Mary Berry’s Simple Comforts episode 3 – Ireland: Mary visits Ireland, where humble comfort food is at the heart of the local cuisine – as Mary discovers at Cork’s local food market, which is jam-packed with culinary delights, from fresh fish and steaming stews to beautiful breads and the famous Boxty potato pancake.
Cork was once the centre of the world’s butter exchange, so Mary sets off in a sidecar to explore Cork’s famous butter roads. She stops along the way to sample some of Ireland’s famous butter before going in search of a traditional Irish cake that is said to tell your fortune.
Mary’s Irish adventure is interspersed with making simple, warming recipes, including a salmon and fennel one-pot wonder, a bubbling lamb and haricot bean casserole that is full of flavour, slow-roast pork with the perfect crackling and a side of buttery Colcannon mash and an irresistible coffee and praline cake that is perfect for any family celebration.
Mary Berry’s Simple Comforts episode 3 – Ireland recipes:
Coffee and praline cake
Indulgent, sweet, impressive and comforting – this is a special occasion cake! You will need two 20cm/8in loose-bottomed deep cake tins.
- Preheat the oven to 180C/160C Fan/Gas 4. Grease two deep, loose-bottomed 20cm/8in cake tins and line the bases with baking paper.
- Dissolve the coffee in 1 tablespoon of boiling water. Put the eggs, baking spread, sugar, flour, baking powder and coffee into a large bowl. Using an electric mixer, beat the mixture until smooth. Divide the mixture evenly between the tins and level the surface.
- Bake for about 30 minutes, or until well risen and the sponge has come away from the sides of the tins. Turn out onto a wire rack and leave to cool completely.
- To make the praline, line a baking sheet with baking paper. Put the sugar and 4 tablespoons of water into a saucepan over a low heat. Slowly stir until the sugar dissolves and you have a clear syrup. Remove the spoon, increase the heat and boil, without stirring, until the syrup is pale golden. (CAUTION: boiling sugar is extremely hot. Handle very carefully). Add the hazelnuts and swirl to coat them in the syrup, then quickly tip the mixture onto the baking sheet. Leave to cool and harden.
- To make the buttercream, dissolve the coffee in 1 tablespoon of boiling water. Using an electric mixer, beat the butter until smooth. Add the coffee and icing sugar a little at a time, beating until smooth, light and fluffy.
- Break the praline into pieces over a wooden board, then chop into very small pieces.
- Put one cake on a plate, spread with half the buttercream and sprinkle with half the praline. Sit the second cake on top, spread with the remaining buttercream and sprinkle with the remaining praline.
Slow-roast hand and spring with crackling and onion gravy
The hand and spring is the upper part of the pig’s foreleg. It is usually sold boned and rolled as a joint, and is less expensive than the major roasting joints, such as leg and loin. Here it is cooked on the bone, slowly braised until really tender. You can also cook pork belly this way.
- Preheat the oven to 220C/200C Fan/Gas 7.
- Rub 2 tablespoons of salt over the skin of the pork. Put the onions, garlic, bay leaves, sage and stock into a deep roasting tin. Sit the joint on top, skin-side up. Cover the roasting tin with foil and seal the edges tightly. Roast for about 40 minutes.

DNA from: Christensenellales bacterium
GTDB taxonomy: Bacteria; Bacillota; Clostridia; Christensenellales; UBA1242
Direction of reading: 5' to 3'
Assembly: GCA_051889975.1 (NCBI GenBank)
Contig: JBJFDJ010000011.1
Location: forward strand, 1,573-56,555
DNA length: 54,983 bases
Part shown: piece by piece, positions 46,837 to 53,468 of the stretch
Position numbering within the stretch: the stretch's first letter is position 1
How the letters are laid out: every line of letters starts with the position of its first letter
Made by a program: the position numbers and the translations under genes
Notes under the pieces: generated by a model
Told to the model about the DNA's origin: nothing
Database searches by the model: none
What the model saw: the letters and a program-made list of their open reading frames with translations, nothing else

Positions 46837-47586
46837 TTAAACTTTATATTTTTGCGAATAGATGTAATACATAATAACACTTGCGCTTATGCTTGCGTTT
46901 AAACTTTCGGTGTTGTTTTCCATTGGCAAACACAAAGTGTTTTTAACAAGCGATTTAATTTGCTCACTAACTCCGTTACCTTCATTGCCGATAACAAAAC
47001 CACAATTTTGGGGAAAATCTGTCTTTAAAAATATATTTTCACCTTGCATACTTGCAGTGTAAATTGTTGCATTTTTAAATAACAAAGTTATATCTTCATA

- Reduce the oven temperature to 150C/130C Fan/Gas 2 and cook for 2½–3 hours, or until the meat is completely tender and falling off the bone.
- Transfer the pork to a board. Using a slotted spoon, scoop the onions into a bowl, remove the bay and sage and discard. Spoon the onions onto a serving platter, cover and keep warm. Strain the stock into a jug.
- Turn the oven up to 220C/200C Fan/Gas 7. Lay a piece of foil on a baking sheet. Carefully remove the pork skin and place on the foil. Using scissors, snip into narrow strips. Sprinkle with salt. Cover the pork with foil and keep warm. Slide the baking sheet into the oven and cook the skin for 5–10 minutes, or until it is crisp and deep golden brown.
- Meanwhile, melt the butter in a saucepan. Add the flour and stir over the heat for a few seconds to make a roux. Whisk in the reserved hot stock over a medium–high heat, whisking until the sauce is thick and smooth.
- Pull the pork off the bone and arrange next to the onions on the serving platter. Snip the crackling into pieces and add to the platter. Serve with the hot gravy in a jug.
Braised lamb with sweet potatoes and haricot beans – Mary Berry’s Simple Comforts episode 3
Mary Berry’s hearty family stew is full of flavour and perfect for feeding a crowd. If an extra person turns up unexpectedly, add another tin of drained beans to make it go further!
- Heat 1 tablespoon of the oil in a deep, ovenproof frying pan or flameproof casserole dish. Fry the lamb over a high heat until browned all over (you may need to do this in batches). Using a slotted spoon, transfer to a plate and set aside. Preheat the oven to 160C/140C Fan/Gas 3.
- Add the remaining oil to the pan, then add the onions, celery and garlic and fry for a few minutes. Add the spices and fry for 30 seconds, stirring.
- Stir in the stock, tomatoes, tomato purée and mango chutney and bring to the boil, stirring. Add the lamb, season with salt and pepper, stir for a few minutes, then cover and transfer to the oven for about 1 hour.
- Add the beans and sweet potatoes, bring back to the boil, then cover and return to the oven for another 45 minutes, or until the lamb is tender and the potatoes are just cooked but still holding their shape.
- Check the seasoning and serve piping hot.